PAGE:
Hillary Clinton
U.S. Democratic presidential candidate Hillary Clinton looks at a computer screen during a campaign stop at Atomic Object company in Grand Rapids, Michigan, March 7, 2016.Reuters/Carlos Barria

A computer system used by Democratic presidential nominee Hillary Clinton's campaign was "accessed" as part of a larger cyberattack on Democratic Party organisations, people familiar with the matter told Reuters on Friday (29 July). The latest attack follows a series of high-profile data breaches involving the Democratic National Committee (DNC) and the Democratic Congressional Campaign Committee (DCCC), the fund-raising arm for the House Democrats.

News of the attack also came just hours after the DCCC confirmed reports that it was hacked as well, saying the breach was similar to the one that targeted the DNC.

The Clinton campaign, however, said in a statement that there was no evidence so far that its internal systems were compromised.

"An analytics data program maintained by the DNC, and used by our campaign and a number of other entities, was accessed as part of the DNC hack," Clinton press secretary Nick Merrill said in a statement. "Our campaign computer system has been under review by outside cyber security experts. To date, they have found no evidence that our internal systems have been compromised."

Meanwhile, the New York Times reports that the breach "appears to have come from Russia's intelligence services," citing an anonymous federal officer.

However, Kremlin has sharply denied any involvement in the attacks with a top official stating that the accusations are "a vivid example of the use of Russophobia for the election purposes in the US."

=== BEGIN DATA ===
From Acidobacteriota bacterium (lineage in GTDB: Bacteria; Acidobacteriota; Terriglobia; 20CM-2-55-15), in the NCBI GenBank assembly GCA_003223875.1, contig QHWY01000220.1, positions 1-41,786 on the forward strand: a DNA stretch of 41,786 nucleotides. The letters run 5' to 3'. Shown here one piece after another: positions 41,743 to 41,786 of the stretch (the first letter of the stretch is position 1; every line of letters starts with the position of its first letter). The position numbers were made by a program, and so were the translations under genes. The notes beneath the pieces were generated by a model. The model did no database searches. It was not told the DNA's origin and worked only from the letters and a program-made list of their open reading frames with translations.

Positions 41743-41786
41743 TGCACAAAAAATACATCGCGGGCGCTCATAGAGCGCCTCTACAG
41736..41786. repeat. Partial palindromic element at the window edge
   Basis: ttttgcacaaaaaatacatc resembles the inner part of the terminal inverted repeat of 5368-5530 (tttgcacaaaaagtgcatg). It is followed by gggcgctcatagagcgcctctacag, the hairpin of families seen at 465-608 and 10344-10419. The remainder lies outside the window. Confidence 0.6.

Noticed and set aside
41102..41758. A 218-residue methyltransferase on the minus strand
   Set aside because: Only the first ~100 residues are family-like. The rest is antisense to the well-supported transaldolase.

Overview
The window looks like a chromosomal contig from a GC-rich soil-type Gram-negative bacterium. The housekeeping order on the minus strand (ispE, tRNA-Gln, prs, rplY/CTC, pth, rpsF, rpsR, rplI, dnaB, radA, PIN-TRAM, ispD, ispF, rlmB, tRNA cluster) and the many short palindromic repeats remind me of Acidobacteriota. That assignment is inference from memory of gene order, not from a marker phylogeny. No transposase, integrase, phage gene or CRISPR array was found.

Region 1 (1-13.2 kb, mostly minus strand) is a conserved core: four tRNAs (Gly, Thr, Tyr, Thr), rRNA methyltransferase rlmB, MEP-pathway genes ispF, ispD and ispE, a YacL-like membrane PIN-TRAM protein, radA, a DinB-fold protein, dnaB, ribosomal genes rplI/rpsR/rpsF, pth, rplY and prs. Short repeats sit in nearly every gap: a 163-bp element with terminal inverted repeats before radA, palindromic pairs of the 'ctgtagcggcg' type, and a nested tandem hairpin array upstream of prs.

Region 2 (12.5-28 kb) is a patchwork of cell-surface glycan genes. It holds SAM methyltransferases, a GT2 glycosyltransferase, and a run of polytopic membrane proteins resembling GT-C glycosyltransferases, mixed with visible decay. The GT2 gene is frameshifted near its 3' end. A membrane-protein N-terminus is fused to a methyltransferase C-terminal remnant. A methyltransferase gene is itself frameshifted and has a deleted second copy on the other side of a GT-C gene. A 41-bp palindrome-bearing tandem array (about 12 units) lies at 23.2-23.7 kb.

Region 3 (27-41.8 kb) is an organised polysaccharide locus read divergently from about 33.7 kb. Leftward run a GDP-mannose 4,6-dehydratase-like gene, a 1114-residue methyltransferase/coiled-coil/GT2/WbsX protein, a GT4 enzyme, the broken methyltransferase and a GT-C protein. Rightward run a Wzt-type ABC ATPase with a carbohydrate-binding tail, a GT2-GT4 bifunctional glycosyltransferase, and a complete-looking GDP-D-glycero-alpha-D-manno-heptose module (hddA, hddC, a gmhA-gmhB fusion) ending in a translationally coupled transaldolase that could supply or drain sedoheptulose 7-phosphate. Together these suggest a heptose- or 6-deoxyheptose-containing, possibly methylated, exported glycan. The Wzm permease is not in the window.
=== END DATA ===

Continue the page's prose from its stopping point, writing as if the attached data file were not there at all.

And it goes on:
The FBI is currently investigating the attacks but has declined to specify the target.

"The FBI is aware of media reporting on cyber intrusions involving multiple political entities, and is working to determine the accuracy, nature and scope of these matters," the FBI said in a statement. "The cyber threat environment continues to evolve as cyber actors target all sectors and their data. The FBI takes seriously any allegations of intrusions, and we will continue to hold accountable those who pose a threat in cyberspace."

Reuters also reported that the US Department of Justice national security was also investigating whether the cyberattacks targeting the Democratic Party organizations had threatened national security.

Just days before the Democratic convention began, thousands of hacked internal emails from the DNC were published by WikiLeaks on 22 July, revealing that some Democratic Party officials favoured Hillary Clinton over her primary opponent, Bernie Sanders. The leak also led to the resignation of DNC chair, Debbie Wasserman Schultz.

According to CrowdStrike, a cybersecurity firm initially hired by the DNC to investigate the breach, as well as other security firms, evidence suggests that the Russian government was involved in the DNC hack reportedly carried out by hacker groups "Cozy Bear" and "Fancy Bear."

Republican presidential nominee Donald Trump also sparked intense backlash after calling on Russia to find Clinton's missing emails.

"Russia, if you're listening, I hope you're able to find the 30,000 emails that are missing," Trump said at a news conference in Florida. "I think you will probably be rewarded mightily by our press."

The GOP nominee was slammed by the Clinton campaign who accused him of calling on a foreign rival to "commit espionage in the US." Trump later claimed that he was "being sarcastic."